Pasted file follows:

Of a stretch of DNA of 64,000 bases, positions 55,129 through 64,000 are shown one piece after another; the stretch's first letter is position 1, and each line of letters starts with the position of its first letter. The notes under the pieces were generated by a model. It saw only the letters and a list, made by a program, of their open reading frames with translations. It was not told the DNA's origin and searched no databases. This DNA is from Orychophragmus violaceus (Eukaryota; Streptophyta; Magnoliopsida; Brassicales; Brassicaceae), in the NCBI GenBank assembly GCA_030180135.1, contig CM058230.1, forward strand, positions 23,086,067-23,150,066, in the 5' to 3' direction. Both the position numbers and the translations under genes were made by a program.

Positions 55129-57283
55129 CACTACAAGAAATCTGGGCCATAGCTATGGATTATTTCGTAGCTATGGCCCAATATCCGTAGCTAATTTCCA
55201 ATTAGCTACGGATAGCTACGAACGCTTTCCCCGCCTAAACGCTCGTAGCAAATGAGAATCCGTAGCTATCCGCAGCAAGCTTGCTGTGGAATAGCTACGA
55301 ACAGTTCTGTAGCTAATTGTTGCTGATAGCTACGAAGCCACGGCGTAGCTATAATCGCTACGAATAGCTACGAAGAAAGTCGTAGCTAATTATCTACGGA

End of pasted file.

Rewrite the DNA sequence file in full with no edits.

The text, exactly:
Of a stretch of DNA of 64,000 bases, positions 55,129 through 64,000 are shown one piece after another; the stretch's first letter is position 1, and each line of letters starts with the position of its first letter. The notes under the pieces were generated by a model. It saw only the letters and a list, made by a program, of their open reading frames with translations. It was not told the DNA's origin and searched no databases. This DNA is from Orychophragmus violaceus (Eukaryota; Streptophyta; Magnoliopsida; Brassicales; Brassicaceae), in the NCBI GenBank assembly GCA_030180135.1, contig CM058230.1, forward strand, positions 23,086,067-23,150,066, in the 5' to 3' direction. Both the position numbers and the translations under genes were made by a program.

Positions 55129-57283
55129 CACTACAAGAAATCTGGGCCATAGCTATGGATTATTTCGTAGCTATGGCCCAATATCCGTAGCTAATTTCCA
55201 ATTAGCTACGGATAGCTACGAACGCTTTCCCCGCCTAAACGCTCGTAGCAAATGAGAATCCGTAGCTATCCGCAGCAAGCTTGCTGTGGAATAGCTACGA
55301 ACAGTTCTGTAGCTAATTGTTGCTGATAGCTACGAAGCCACGGCGTAGCTATAATCGCTACGAATAGCTACGAAGAAAGTCGTAGCTAATTATCTACGGA